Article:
by Dan Burke, Dean Dawson and Tim Stearns Cold Spring Harbor Laboratory Press (2000) 205 pages. ISBN 0-87969-588-9 $75

Budding yeast has become a widely used model organism since the early days following its establishment as a workable genetic system in a small number of laboratories. Over the past 30 years, the number of laboratories turning to yeast as the means to apply powerful genetic approaches to dissect complex problems in cell biology has burgeoned, and the renowned Cold Spring Harbor Yeast Genetics Course developed in order to preach the methodology of yeast genetics to the scientific community. The latest reincarnation of the Cold Spring Harbor Laboratory Methods in Yeast Genetics is, like its predecessors, a useful mix of experimental protocols for the budding yeast geneticist and details of the 11 experiments that constituted the latest course. With its colourful cover (demonstrating the viability staining kit of a well-known molecular biology company) and its revised, more professional-looking appearance, it provides a compendium of essential methods for those making forays into the world of Saccharomyces cerevisiae genetics. A useful introduction and a section on genetic nomenclature is followed by descriptions of the 11 experiments, then a section with detailed, step-by-step protocols, and finally a series of appendices with recipes for standard media and other information.

The 11 experiments cover the majority of practical approaches that form the repertoire of the yeast geneticist and provide a framework around which researchers can tailor these procedures to their own situations. For newcomers to yeast, they include a lot of the basic practical detail that would never be found in the materials and methods section of a paper. Although billed as a genetics manual, the book's remit is actually somewhat wider, covering a number of basic yeast cell biology approaches such as immunofluorescence microscopy and flow cytometry. Its organisation, with the step-by-step protocols for the basic techniques used in the experiments presented as a separate reference section, is good. For each experiment, the experimental details themselves are supplemented by a useful introductory section, which provides essential background explanation. The inclusion throughout the book of useful hints and tips will be particularly helpful to beginners. If the book has a shortcoming, it is that, by being essentially the instruction manual for a short, intensive practical course, it glosses over some of the finer points of the methods, details that a researcher would normally need to consider. For example, the chapter on synthetic lethal screening omits discussion of the additional steps needed to screen out false positives, to validate the synthetic lethal mutations or to clone the corresponding genes. In addition, while the protocols are generally well explained, some of the experiments assume that the reader can readily work out the purpose of each step. For example, while the chapter on meiotic mapping contains a great introduction that clearly explains the relevant theory, the basis underlying the analysis of the meiotic progeny in the actual experiment, as presented, is really quite obscure. To be useful to a complete yeast novice, a bit more explanation of such points would be helpful, as would more illustrations, details of the suppliers of specialist items such as `froggers' and tetrad dissection equipment (who really wants to make their own needles anyway?), and perhaps a binding more conducive for use at the bench. The book does not set out to be an exhaustive reference volume on everything to do with yeast genetics, but is a straightforward guide to approaching the core repertoire of contemporary genetic methodologies, showing how each can be applied in a suitable context. Given that we are in the post-genomics era, there is surprisingly little mention of genomic approaches such as DNA arrays, but these will no doubt be included in subsequent versions as they appear in the course itself. Nonetheless, the book is a very useful work, which brings together a lot of basic information and protocols and which no lab working on yeast should be without. It provides a good starting point for the novice and a useful reference for the more experienced.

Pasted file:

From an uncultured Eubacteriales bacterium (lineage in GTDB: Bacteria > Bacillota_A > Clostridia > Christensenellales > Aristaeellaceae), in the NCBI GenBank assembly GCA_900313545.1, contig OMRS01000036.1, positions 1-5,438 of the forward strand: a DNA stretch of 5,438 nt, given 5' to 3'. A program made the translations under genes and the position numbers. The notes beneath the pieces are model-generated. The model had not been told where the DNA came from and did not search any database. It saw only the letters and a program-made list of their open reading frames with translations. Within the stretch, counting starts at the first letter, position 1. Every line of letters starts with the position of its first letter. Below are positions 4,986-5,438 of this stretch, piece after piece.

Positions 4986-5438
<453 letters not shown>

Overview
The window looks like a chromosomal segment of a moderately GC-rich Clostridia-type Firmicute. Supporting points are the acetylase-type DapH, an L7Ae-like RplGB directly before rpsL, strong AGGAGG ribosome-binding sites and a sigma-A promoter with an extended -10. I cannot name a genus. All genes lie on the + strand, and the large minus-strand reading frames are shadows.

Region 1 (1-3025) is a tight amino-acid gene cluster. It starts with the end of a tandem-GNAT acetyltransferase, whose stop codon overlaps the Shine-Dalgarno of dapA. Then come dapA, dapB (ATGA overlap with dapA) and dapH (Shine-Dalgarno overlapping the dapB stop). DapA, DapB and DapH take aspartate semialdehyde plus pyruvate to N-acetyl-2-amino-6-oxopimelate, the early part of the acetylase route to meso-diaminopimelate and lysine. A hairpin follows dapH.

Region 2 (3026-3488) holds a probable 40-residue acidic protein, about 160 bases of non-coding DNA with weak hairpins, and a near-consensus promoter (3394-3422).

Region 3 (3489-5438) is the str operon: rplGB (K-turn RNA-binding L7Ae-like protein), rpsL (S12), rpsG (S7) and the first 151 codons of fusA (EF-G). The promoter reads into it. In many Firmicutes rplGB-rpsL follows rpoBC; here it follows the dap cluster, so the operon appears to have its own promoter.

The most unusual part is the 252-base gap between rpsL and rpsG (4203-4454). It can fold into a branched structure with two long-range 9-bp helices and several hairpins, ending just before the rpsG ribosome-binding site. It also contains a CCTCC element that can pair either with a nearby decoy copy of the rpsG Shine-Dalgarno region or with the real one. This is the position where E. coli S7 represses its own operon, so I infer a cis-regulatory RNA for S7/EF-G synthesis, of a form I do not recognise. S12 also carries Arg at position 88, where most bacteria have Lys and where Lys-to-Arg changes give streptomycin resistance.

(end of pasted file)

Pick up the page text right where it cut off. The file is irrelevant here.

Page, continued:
As confessed by the authors in their preface, the 2000 edition of this useful manual owes much to the previous version; so need owners of the 1997 edition go for the upgrade? Apart from relatively minor improvements to the presentation, the only major changes to the experiments themselves are the dropping of the section on cytoduction and karyogamy in favour of the more topical chapter on synthetic lethal screening, together with a revamping of the chapter on insertional mutagenesis with mTn3 transposons. However, there are more significant changes in the techniques section, with ten additional sections including details on chromatin immunoprecipitation, flow cytometry and cell synchrony, and additional, helpful comments on techniques such as tetrad dissection. Some of these new protocols are not actually used in any of the 11 experiments but are, nonetheless, valuable additions that greatly improve the 2000 version. If you use your existing edition largely as a recipe book for media and basic reagents, then you may be disappointed with the new version. If, like me, you have found that the 1997 version is already falling apart through constant use, then you may just lament the lack of a spiral binding and go for the new one anyway. However, as an introduction to the practicalities of yeast genetic approaches, the improved presentation, improved content and additional protocols do make the 2000 version a useful addition to the shelf of any budding yeast researcher, and a valuable resource for new lab members.